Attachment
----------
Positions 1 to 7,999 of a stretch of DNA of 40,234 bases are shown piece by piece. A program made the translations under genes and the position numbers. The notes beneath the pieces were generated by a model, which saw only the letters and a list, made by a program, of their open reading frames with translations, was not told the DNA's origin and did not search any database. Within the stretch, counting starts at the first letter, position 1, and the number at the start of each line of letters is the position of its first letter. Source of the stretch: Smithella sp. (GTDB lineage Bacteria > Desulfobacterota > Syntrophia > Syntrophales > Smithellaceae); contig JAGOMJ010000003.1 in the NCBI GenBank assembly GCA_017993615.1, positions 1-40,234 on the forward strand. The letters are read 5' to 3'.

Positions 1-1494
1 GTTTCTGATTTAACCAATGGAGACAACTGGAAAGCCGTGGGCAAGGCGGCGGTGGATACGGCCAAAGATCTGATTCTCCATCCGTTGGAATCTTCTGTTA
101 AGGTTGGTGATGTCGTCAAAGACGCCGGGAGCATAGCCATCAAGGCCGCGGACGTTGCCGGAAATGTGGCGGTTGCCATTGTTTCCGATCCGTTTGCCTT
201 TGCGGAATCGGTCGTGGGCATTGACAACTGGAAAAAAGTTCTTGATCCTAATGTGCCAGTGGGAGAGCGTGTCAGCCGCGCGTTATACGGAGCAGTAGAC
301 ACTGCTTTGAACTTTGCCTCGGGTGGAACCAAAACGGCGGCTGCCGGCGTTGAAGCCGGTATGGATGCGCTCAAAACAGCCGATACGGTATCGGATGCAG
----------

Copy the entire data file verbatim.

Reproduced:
Positions 1 to 7,999 of a stretch of DNA of 40,234 bases are shown piece by piece. A program made the translations under genes and the position numbers. The notes beneath the pieces were generated by a model, which saw only the letters and a list, made by a program, of their open reading frames with translations, was not told the DNA's origin and did not search any database. Within the stretch, counting starts at the first letter, position 1, and the number at the start of each line of letters is the position of its first letter. Source of the stretch: Smithella sp. (GTDB lineage Bacteria > Desulfobacterota > Syntrophia > Syntrophales > Smithellaceae); contig JAGOMJ010000003.1 in the NCBI GenBank assembly GCA_017993615.1, positions 1-40,234 on the forward strand. The letters are read 5' to 3'.

Positions 1-1494
1 GTTTCTGATTTAACCAATGGAGACAACTGGAAAGCCGTGGGCAAGGCGGCGGTGGATACGGCCAAAGATCTGATTCTCCATCCGTTGGAATCTTCTGTTA
101 AGGTTGGTGATGTCGTCAAAGACGCCGGGAGCATAGCCATCAAGGCCGCGGACGTTGCCGGAAATGTGGCGGTTGCCATTGTTTCCGATCCGTTTGCCTT
201 TGCGGAATCGGTCGTGGGCATTGACAACTGGAAAAAAGTTCTTGATCCTAATGTGCCAGTGGGAGAGCGTGTCAGCCGCGCGTTATACGGAGCAGTAGAC
301 ACTGCTTTGAACTTTGCCTCGGGTGGAACCAAAACGGCGGCTGCCGGCGTTGAAGCCGGTATGGATGCGCTCAAAACAGCCGATACGGTATCGGATGCAG